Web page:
Tonsillectomy Methods

Laser Tonsillectomy and Adenoidectomy

What You Need to Know about Laser Tonsillectomy

Tonsillectomy and adenoidectomy surgery often evokes fear in many people, sometimes removing tonsils and adenoids is inevitable. Frequent tonsillitis, tonsil stones, snoring, or enlarged tonsils causing respiratory problems are common reasons to get them removed. It’s quite common to also remove the adenoids at the same time. Here are the four most common tonsillectomy and adenoidectomy methods used today.

Tonsillectomy and Adenoidectomy Surgery Methods

Laser Tonsillectomy or Harmonic Scalpel

An advanced piece of equipment that uses ultrasonic energy at a high rate, the tonsils are cut and the tissues tied at the same time. This laser tonsillectomy instrument allows for more precision. One advantage is that the damage to surrounding tissue is minimal with laser tonsillectomy surgery.

Here’s an interesting Video from the television program, The Doctors.  It’s about a different approach to tonsillectomy surgery. (Laser Tonsillectomy:

 

Cold Knife Dissection

The first of these tonsillectomy and adenoidectomy methods involves removing the tonsils with a scalpel. Although it is the most common among them and most preferred by ear, nose, and throat specialists, more bleeding during the procedure occurs with this than other tonsillectomy and adenoidectoy methods. However, there is minimal post-operative bleeding and less patient discomfort after the surgery.

Electrocautery Tonsillectomy and Adenoidectomy Surgery

The second of the tonsillectomy and adenoidectomy methods uses electrical energy to burn the tonsil tissue. While the reduction of bleeding is advantageous, the high heat temperatures can damage surrounding tissue, and may cause more discomfort after the surgery.

Radio frequency Ablation

During this tonsillectomy and adenoidectomy procedure, probes inserted in the tonsil transfer radio frequency energy to the tonsil tissue. Because this is a treatment and not a full removal, the patient does not undergo full anesthesia; instead, local anesthesia or light sedation is performed. The treatment causes deliberate tonsil scarring, which causes the tonsil to decrease in size. Advantages include a quick recovery and immediate return to activities.

Tonsillectomy methods vary greatly in tools and post-operative recovery. The decision on which method to use is based on what kind of surgery is being done–partial or whole tonsillectomy, as well as how much pain can be tolerated and the risk of post-operative bleeding. Recovery often lasts between one-and-a-half to three weeks in length. Your throat will be sore for about two weeks, and you will not want to swallow anything for a few days. It it is imperative that you drink plenty of fluids to keep hydrated. Cold foods and liquids can help reduce throat inflammation. With advisement from your doctor, you both can problem-solve which of these tonsillectomy methods will work for you.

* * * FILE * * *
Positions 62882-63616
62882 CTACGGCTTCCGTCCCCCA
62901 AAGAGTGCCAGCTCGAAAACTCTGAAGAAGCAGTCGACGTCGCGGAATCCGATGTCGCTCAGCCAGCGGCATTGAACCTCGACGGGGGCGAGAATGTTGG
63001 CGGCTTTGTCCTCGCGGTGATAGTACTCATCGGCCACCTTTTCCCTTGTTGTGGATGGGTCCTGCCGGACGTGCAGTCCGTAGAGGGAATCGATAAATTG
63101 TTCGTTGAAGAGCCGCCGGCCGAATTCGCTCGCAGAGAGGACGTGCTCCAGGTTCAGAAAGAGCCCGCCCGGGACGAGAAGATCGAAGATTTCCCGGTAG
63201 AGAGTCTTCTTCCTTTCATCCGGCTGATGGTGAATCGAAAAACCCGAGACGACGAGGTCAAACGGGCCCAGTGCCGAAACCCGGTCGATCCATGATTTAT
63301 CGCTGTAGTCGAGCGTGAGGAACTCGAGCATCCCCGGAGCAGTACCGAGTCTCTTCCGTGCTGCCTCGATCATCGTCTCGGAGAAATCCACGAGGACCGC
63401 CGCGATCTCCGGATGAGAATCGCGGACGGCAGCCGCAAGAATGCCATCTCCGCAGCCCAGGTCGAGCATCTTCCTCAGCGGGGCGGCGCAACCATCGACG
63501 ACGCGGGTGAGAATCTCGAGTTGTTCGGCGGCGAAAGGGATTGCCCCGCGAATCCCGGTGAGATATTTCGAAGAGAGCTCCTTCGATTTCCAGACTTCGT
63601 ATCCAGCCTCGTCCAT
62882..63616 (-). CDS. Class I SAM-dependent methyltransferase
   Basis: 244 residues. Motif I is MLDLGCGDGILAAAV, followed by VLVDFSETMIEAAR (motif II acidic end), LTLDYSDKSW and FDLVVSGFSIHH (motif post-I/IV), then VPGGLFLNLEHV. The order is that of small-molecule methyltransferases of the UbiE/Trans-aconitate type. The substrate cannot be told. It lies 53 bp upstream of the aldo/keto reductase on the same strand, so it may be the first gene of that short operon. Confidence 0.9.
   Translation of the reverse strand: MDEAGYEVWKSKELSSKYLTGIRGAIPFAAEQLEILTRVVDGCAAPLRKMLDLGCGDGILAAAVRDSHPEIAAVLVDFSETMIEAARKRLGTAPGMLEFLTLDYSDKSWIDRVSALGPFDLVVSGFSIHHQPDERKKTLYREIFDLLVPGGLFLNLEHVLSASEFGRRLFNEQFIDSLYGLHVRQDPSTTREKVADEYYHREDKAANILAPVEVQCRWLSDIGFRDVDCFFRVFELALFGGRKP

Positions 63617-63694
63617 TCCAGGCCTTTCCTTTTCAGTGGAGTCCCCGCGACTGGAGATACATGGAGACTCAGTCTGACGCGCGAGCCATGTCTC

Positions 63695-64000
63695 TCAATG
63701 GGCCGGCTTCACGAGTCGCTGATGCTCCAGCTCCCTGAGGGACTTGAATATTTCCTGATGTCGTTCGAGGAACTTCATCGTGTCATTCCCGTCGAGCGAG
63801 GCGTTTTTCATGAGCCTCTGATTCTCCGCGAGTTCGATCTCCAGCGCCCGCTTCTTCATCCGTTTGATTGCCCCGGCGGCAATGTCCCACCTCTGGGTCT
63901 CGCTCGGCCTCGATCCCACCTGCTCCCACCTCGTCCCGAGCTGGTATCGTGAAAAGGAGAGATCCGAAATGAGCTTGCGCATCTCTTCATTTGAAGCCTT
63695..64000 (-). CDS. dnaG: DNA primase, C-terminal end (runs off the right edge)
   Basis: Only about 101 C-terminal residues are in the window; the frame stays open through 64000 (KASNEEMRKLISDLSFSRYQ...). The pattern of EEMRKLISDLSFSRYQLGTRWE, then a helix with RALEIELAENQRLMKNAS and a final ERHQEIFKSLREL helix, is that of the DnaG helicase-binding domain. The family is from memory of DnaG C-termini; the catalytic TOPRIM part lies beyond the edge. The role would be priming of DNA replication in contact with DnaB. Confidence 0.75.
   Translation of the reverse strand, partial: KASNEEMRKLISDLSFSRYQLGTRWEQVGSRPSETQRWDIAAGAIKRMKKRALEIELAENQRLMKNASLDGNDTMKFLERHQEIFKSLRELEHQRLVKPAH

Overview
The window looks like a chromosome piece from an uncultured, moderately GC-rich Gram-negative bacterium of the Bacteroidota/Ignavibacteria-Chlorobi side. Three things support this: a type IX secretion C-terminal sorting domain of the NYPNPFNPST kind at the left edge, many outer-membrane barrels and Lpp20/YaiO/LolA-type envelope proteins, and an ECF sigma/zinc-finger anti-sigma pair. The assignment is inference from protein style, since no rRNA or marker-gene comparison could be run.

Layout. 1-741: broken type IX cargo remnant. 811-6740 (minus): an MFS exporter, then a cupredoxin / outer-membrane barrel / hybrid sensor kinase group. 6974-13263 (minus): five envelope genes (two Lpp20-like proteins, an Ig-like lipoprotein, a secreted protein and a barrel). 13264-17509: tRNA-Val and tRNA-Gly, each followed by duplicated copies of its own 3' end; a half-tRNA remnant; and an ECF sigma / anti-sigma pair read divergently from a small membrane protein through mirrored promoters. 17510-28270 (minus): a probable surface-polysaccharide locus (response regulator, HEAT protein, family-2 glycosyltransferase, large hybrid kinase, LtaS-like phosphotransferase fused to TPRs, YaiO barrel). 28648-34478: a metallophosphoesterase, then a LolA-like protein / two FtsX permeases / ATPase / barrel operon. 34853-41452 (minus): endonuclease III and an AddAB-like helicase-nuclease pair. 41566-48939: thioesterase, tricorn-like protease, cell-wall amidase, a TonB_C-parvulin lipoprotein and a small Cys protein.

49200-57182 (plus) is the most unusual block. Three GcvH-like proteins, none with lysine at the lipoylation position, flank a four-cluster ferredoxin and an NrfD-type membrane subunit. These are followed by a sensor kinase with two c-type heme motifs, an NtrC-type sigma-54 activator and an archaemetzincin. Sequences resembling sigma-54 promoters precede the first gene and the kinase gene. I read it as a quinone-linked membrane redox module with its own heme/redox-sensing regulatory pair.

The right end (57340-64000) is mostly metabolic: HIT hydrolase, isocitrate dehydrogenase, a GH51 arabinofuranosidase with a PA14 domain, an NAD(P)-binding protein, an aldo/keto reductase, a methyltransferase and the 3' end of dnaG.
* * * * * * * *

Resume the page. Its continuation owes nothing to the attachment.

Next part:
Did you have laser tonsillectomy?  What are your thoughts on it?

-Greg
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30 Comments on "Tonsillectomy Methods"

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Grace
May 25, 2016 7:59 pm

I’m a 60 year who has suffered from sore throats, tonsil stones, sleep disturbance and trouble swallowing for most of my life. I plucked up the courage and had laser surgery on my tonsils yesterday. I was extremely nervous, not knowing what to expect, but I can honestly say my fears were unfounded. I had mild pain last night, which has subsided to pain upon swallowing only today. As my tonsils were so large I might have to return for another session. My surgeon is highly respected within this field (I live in the UK) so I will take his advise as to whether I proceed with a follow up. Judging by the reduction in my tonsils already, I think it will be pretty straightforward. This simple yet effective procedure has the added bonus of being done under a local anesthetic.

June 9, 2016 6:40 am

Hi Grace can you tell me the name of the surgeon? We are looking at getting my son’s op in London by Mr Dilkes. How are you feeling now? Did you get the full general anaesthetic and tonsillectomy or the resurfacing? Many thanks

Sharon
September 4, 2016 5:47 am

Hi my daughter had laser treatment on Friday carried out by Mr Dilkes. Surgery went very well and care was excellent, there is some conflicting arguments about recovery and whether this surgery is better, we decided to go for it as our other daughter had a traditional tonsillectomy a few years ago and it was simply horrendous so decided this could be no worse. She was incredibly well yesterday but we have been warned that it would get worse before better! She is 20. Good luck

J Clark
March 19, 2015 7:33 pm

I’m 50 and had my tonsils out 3 weeks ago. What worked for me was mango fruit bars. I went through several boxes. The Whole Foods store brand. Baked potatoes, mac and cheese (made my recipe and froze small squares), butternut squash soup (again, made and froze in advance). Lots of ice water all the time. I can’t tell you how worth it it was to have them out. Keep on top of the pain meds and hydrate. You’ll recover before you know it. Also, smoothies with milk, ice cream and bananas. I opened capsules of multi-vitamins into the smoothies to get more nutrients.
What didn’t work-fruit juice (burned going down)

Mandy
March 19, 2015 7:00 pm

Im due to have a tonsillectomy in 3 months time, im 41 years. Can anyone give me some advice on what to eat post op

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